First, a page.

The first of the five Knight factors examines the extent to which the putative employer controlled or supervised the alleged employee, including whether the employer provided direction with respect to scheduling and performance of the work. Knight, 950 F.2d at 378. As we noted in Knight, the employer's right to control is the “most important” consideration in ascertaining the existence of an employeremployee relationship. Id. In Alexander v. Rush North Shore Medical Center, we observed in our application of the “control factor” that “[i]f an employer has the right to control and direct the work of an individual, not only as to the result to be achieved, but also as to the details by which that result is achieved, an employer/employee relationship is likely to exist.” 101 F.3d 487, 493 (7th Cir.1996) (emphasis added). Here, Love generally received instructions directly from UCI. If Cullen reviewed a finished product and found it unsatisfactory, Cullen would communicate any further instructions to a UCI supervisor. This minimal supervision is essentially limited to “the result to be achieved,” which militates against a finding of control.
However, our control analysis is further informed by this court's opinion in EEOC v. Illinois, where we emphasized that, when control is examined, “the key powers are, naturally, those of hiring and firing.” 69 F.3d at 171. Although EEOC dealt specifically with a claim brought under the Age Discrimination in Employment Act (ADEA), it also considered the standard for establishing an employer-employee relationship under Title VII. The EEOC court noted that if a defendant “pull[ed] the strings in the background ․ a point would soon be reached at which the [defendant] was the de facto employer and the [direct employers] merely its agents.” Id. at 171–72.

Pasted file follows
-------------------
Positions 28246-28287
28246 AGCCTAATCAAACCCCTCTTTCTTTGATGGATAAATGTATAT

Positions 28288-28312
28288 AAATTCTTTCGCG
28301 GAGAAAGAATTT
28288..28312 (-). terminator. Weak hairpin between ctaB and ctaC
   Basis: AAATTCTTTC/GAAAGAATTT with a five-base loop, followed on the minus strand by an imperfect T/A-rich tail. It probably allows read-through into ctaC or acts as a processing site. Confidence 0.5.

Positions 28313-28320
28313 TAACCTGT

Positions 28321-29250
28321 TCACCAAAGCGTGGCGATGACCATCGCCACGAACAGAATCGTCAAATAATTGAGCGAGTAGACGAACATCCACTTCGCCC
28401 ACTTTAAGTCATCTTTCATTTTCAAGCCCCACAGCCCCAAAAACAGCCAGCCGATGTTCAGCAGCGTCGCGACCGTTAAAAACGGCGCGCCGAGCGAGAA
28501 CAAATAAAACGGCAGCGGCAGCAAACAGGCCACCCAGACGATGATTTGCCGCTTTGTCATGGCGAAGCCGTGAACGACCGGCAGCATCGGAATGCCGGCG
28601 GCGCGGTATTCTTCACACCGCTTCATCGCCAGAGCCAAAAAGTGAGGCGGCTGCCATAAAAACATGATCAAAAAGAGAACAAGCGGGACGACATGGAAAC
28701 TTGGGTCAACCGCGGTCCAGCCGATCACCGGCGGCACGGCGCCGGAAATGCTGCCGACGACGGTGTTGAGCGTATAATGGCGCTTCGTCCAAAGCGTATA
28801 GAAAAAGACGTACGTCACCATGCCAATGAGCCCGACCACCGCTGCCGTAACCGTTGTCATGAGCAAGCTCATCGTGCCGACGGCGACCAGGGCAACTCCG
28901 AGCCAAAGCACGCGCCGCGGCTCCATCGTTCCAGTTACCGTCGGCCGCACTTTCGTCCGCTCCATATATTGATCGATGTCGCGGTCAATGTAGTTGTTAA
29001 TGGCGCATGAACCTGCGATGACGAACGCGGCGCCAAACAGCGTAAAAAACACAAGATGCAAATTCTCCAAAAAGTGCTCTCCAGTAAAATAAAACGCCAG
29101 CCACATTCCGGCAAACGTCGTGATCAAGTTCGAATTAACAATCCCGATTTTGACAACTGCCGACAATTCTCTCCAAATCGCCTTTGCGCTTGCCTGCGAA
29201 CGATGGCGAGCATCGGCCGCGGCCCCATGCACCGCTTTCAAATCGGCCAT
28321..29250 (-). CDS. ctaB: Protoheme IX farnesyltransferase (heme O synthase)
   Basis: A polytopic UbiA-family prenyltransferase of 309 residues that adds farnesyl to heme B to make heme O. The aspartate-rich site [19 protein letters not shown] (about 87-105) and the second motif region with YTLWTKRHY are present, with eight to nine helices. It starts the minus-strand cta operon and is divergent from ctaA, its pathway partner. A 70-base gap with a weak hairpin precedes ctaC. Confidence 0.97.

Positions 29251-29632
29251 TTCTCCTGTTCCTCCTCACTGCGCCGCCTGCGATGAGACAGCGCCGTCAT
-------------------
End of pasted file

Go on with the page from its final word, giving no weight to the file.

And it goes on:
Love argues that Cullen controlled his hiring because Cullen required its subcontractors to hire union workers. Cullen's contract with the City of Milwaukee required that Cullen abide by the residency preference program, and in order to ensure compliance, Cullen selected a recruiting firm to assist with the hiring of subcontractors. However, there is no evidence that Cullen had any specific involvement in Love's hiring—UCI hired its own employees, including Love.
Yet the question of Love's firing is a closer one. One of the crucial powers that Cullen retained with respect to Love was the ability to remove him permanently from the work site, which, in this case, essentially amounted to a termination of Love's employment with UCI. Cullen admits that it retained the final decision regarding the continued presence of any worker on the project site if that individual presented a threat to workplace safety or worker productivity or wellbeing. Here, Cullen ordered Love's permanent removal from the job site, over the objection of Love's direct supervisor, UCI superintendent Henninger, who asked Cullen to keep Love on the project. Love even asserts that Cullen threatened to end UCI's contract if Henninger did not comply with Love's removal. Because UCI had no other jobs to which it could assign Love at the time, Love argues that his removal from the project rendered him effectively unemployed.